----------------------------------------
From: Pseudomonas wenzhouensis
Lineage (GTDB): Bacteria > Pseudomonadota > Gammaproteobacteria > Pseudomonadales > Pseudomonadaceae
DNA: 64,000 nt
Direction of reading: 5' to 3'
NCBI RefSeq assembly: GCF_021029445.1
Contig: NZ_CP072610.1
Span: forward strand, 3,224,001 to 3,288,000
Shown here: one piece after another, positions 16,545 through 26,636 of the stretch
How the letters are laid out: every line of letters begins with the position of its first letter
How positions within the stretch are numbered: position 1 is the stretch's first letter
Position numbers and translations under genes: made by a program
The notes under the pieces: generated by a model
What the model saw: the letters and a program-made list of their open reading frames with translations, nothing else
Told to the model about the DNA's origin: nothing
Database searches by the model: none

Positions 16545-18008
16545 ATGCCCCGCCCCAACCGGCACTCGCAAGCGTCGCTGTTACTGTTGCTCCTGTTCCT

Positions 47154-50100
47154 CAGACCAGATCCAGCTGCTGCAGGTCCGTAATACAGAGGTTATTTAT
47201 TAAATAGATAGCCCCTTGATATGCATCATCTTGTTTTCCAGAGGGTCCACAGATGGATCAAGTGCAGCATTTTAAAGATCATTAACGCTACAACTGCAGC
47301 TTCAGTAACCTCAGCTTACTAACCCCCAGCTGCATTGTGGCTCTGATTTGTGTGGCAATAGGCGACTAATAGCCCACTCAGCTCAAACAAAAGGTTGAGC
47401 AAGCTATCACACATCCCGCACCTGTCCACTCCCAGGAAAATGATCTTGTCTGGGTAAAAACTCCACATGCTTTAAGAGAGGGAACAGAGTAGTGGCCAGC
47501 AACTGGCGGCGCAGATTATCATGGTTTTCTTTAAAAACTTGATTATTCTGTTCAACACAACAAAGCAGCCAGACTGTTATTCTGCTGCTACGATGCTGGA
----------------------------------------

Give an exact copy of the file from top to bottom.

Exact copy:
From: Pseudomonas wenzhouensis
Lineage (GTDB): Bacteria > Pseudomonadota > Gammaproteobacteria > Pseudomonadales > Pseudomonadaceae
DNA: 64,000 nt
Direction of reading: 5' to 3'
NCBI RefSeq assembly: GCF_021029445.1
Contig: NZ_CP072610.1
Span: forward strand, 3,224,001 to 3,288,000
Shown here: one piece after another, positions 16,545 through 26,636 of the stretch
How the letters are laid out: every line of letters begins with the position of its first letter
How positions within the stretch are numbered: position 1 is the stretch's first letter
Position numbers and translations under genes: made by a program
The notes under the pieces: generated by a model
What the model saw: the letters and a program-made list of their open reading frames with translations, nothing else
Told to the model about the DNA's origin: nothing
Database searches by the model: none

Positions 16545-18008
16545 ATGCCCCGCCCCAACCGGCACTCGCAAGCGTCGCTGTTACTGTTGCTCCTGTTCCT

Positions 47154-50100
47154 CAGACCAGATCCAGCTGCTGCAGGTCCGTAATACAGAGGTTATTTAT
47201 TAAATAGATAGCCCCTTGATATGCATCATCTTGTTTTCCAGAGGGTCCACAGATGGATCAAGTGCAGCATTTTAAAGATCATTAACGCTACAACTGCAGC
47301 TTCAGTAACCTCAGCTTACTAACCCCCAGCTGCATTGTGGCTCTGATTTGTGTGGCAATAGGCGACTAATAGCCCACTCAGCTCAAACAAAAGGTTGAGC
47401 AAGCTATCACACATCCCGCACCTGTCCACTCCCAGGAAAATGATCTTGTCTGGGTAAAAACTCCACATGCTTTAAGAGAGGGAACAGAGTAGTGGCCAGC
47501 AACTGGCGGCGCAGATTATCATGGTTTTCTTTAAAAACTTGATTATTCTGTTCAACACAACAAAGCAGCCAGACTGTTATTCTGCTGCTACGATGCTGGA